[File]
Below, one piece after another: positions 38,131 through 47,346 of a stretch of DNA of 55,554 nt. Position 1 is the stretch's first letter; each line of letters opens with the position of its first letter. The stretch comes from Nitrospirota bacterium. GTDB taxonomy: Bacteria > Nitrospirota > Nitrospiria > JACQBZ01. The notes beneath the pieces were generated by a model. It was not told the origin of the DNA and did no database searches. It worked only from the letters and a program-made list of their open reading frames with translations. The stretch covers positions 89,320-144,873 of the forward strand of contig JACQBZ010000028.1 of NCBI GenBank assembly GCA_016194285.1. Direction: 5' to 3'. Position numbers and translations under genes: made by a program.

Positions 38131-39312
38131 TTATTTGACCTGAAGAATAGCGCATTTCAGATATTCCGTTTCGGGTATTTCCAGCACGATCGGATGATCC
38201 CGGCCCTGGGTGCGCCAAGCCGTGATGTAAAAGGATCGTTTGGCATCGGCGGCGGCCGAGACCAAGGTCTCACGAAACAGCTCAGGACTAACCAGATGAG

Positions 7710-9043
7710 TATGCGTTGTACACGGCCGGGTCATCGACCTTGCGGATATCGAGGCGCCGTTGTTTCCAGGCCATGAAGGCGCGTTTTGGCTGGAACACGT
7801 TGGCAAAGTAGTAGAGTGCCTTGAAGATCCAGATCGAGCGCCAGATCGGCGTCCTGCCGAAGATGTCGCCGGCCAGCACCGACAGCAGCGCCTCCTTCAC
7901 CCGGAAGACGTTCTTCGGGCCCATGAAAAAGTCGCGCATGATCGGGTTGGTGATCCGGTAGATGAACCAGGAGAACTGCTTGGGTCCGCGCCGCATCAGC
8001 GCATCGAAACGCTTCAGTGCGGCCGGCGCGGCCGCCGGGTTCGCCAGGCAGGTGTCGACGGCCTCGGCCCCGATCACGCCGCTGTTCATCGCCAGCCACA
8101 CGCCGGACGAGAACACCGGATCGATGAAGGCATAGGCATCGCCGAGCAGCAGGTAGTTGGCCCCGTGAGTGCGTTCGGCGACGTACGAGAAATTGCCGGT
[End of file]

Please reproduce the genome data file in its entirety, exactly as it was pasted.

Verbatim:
Below, one piece after another: positions 38,131 through 47,346 of a stretch of DNA of 55,554 nt. Position 1 is the stretch's first letter; each line of letters opens with the position of its first letter. The stretch comes from Nitrospirota bacterium. GTDB taxonomy: Bacteria > Nitrospirota > Nitrospiria > JACQBZ01. The notes beneath the pieces were generated by a model. It was not told the origin of the DNA and did no database searches. It worked only from the letters and a program-made list of their open reading frames with translations. The stretch covers positions 89,320-144,873 of the forward strand of contig JACQBZ010000028.1 of NCBI GenBank assembly GCA_016194285.1. Direction: 5' to 3'. Position numbers and translations under genes: made by a program.

Positions 38131-39312
38131 TTATTTGACCTGAAGAATAGCGCATTTCAGATATTCCGTTTCGGGTATTTCCAGCACGATCGGATGATCC
38201 CGGCCCTGGGTGCGCCAAGCCGTGATGTAAAAGGATCGTTTGGCATCGGCGGCGGCCGAGACCAAGGTCTCACGAAACAGCTCAGGACTAACCAGATGAG

Positions 7710-9043
7710 TATGCGTTGTACACGGCCGGGTCATCGACCTTGCGGATATCGAGGCGCCGTTGTTTCCAGGCCATGAAGGCGCGTTTTGGCTGGAACACGT
7801 TGGCAAAGTAGTAGAGTGCCTTGAAGATCCAGATCGAGCGCCAGATCGGCGTCCTGCCGAAGATGTCGCCGGCCAGCACCGACAGCAGCGCCTCCTTCAC
7901 CCGGAAGACGTTCTTCGGGCCCATGAAAAAGTCGCGCATGATCGGGTTGGTGATCCGGTAGATGAACCAGGAGAACTGCTTGGGTCCGCGCCGCATCAGC
8001 GCATCGAAACGCTTCAGTGCGGCCGGCGCGGCCGCCGGGTTCGCCAGGCAGGTGTCGACGGCCTCGGCCCCGATCACGCCGCTGTTCATCGCCAGCCACA
8101 CGCCGGACGAGAACACCGGATCGATGAAGGCATAGGCATCGCCGAGCAGCAGGTAGTTGGCCCCGTGAGTGCGTTCGGCGACGTACGAGAAATTGCCGGT